Like Zumba, yoga is often performed at fitness studios and has exploded in popularity around the country in the past few decades. As of 2016, almost 37 million people across the United States were practicing yoga, with 38 percent of those individuals falling in the plus-50 age group.
There are a ton of great health benefits that come from hitting the mat regularly. For one, yoga increases flexibility, which, as this Huffington Post points out, is critical for older adults since “a limited range of motion, which naturally declines as the body ages, makes older adults predisposed to falls and eventually get in the way of daily activities.” Yoga can also boost the brain, improve focus, and better overall bone health.
The great news is that yoga flows geared toward seniors are as easier to find online as they are at a physical studio. Popular yoga channels and websites like Yoga with Adriene and DoYogaWithMe offer tons of free content, including gentler flows targeted toward an older crowd. That said, if you’re brand new to the yoga scene, we recommend you try out a studio class first or work one-on-one with an instructor to make sure you get the form down pat.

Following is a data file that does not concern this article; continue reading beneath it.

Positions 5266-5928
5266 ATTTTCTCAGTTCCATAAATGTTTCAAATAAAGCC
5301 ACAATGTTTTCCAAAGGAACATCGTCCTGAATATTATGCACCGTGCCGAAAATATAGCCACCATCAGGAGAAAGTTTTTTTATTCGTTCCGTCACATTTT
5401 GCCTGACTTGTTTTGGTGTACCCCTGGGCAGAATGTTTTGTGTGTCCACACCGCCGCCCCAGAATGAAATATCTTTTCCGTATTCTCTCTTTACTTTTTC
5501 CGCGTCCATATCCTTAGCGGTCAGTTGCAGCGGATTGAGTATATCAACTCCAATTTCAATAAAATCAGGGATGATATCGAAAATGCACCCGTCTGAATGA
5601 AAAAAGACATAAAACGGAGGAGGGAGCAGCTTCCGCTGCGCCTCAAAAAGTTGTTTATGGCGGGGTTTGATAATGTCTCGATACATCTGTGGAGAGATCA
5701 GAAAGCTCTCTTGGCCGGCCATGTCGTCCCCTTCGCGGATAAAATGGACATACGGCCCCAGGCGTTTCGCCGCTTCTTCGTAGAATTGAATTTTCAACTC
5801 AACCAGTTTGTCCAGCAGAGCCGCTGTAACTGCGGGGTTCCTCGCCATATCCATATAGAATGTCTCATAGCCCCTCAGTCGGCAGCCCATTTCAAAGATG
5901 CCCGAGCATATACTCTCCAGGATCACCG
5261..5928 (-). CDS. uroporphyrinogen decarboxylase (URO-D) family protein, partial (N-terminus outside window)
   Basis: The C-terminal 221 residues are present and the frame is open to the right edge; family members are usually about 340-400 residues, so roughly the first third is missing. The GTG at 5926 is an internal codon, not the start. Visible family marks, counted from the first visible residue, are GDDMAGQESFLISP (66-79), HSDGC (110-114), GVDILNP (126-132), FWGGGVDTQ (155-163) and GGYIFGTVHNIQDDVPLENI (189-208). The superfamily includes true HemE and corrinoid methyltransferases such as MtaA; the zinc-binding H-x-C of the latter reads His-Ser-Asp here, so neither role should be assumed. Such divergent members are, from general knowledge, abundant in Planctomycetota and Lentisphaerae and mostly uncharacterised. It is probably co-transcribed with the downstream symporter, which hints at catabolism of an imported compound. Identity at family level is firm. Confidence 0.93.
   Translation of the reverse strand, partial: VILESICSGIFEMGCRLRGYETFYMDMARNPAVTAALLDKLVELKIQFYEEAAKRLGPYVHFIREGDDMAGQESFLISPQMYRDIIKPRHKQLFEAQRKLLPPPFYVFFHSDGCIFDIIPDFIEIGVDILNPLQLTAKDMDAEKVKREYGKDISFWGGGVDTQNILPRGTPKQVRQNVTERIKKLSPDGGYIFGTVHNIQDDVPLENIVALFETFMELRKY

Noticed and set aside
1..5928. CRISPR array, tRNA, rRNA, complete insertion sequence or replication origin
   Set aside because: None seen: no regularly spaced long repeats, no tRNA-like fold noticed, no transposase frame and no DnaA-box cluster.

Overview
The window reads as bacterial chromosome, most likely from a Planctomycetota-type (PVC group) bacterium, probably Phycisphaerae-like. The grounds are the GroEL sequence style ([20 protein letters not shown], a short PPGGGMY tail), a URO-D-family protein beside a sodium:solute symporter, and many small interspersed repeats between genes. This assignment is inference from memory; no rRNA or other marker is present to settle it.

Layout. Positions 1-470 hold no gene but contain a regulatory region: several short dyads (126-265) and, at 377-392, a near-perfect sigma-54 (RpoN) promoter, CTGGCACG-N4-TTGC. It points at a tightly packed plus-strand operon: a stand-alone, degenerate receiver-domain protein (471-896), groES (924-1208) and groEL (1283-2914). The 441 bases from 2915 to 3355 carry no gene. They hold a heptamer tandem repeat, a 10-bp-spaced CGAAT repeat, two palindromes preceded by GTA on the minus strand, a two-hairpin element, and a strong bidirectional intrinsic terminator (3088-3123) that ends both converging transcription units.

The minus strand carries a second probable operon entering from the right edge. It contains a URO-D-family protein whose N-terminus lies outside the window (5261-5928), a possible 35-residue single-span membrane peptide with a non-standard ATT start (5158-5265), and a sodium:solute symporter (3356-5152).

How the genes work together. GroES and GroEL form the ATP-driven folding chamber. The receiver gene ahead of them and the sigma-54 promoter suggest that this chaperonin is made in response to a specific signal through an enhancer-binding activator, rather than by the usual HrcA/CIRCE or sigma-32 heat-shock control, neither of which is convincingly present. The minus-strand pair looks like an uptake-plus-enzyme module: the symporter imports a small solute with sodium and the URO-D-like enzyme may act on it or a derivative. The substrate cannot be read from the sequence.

Golf is a well-known popular post-retirement activity. According to AmericanGolf.com, the average age of a golfer in the United States is 54 and almost 10 percent of the American population plays the sport.
But that leaves a whopping 90 percent of us that haven’t spent any time working on our swing. If you’re concerned about hitting the links for the first time as an older adult, Bobby Lewis, writing for LearnTheOnePlaneSwing.com, has some great advice: Consider getting one-on-one lessons first, make sure to source clubs that suit your needs, be patient with yourself, stick with a group that allows you to play at your own pace and not finish holes (if need be), and don’t be afraid of starting with the closer tee boxes.
Lewis also mentions some of golf’s great health benefits: “Walking 9 holes or 18 holes gives you a great cardiovascular workout...Also, being out on a golf course is a great way to relax and socialize with others.” In addition, as Eigca.org highlights, the walking involved in golf is great for your heart and can keep weight down—especially if you carry your own bag. It’s a low-impact sport that results in injury less often than other activities and may even help you live longer. As the article states, a Swedish study recently found that "golfers have a 40% lower death rate, which corresponds to a 5-year increase in life expectancy.” If these benefits check all your boxes, it may be time to get swingin’.
There Are So Many Ways to Add Life to Your Years
Trying to optimize for overall health can feel overwhelming sometimes, but finding ways to simplify routines and have fun while staying active can go a long way toward making the over-50 years the best of your life.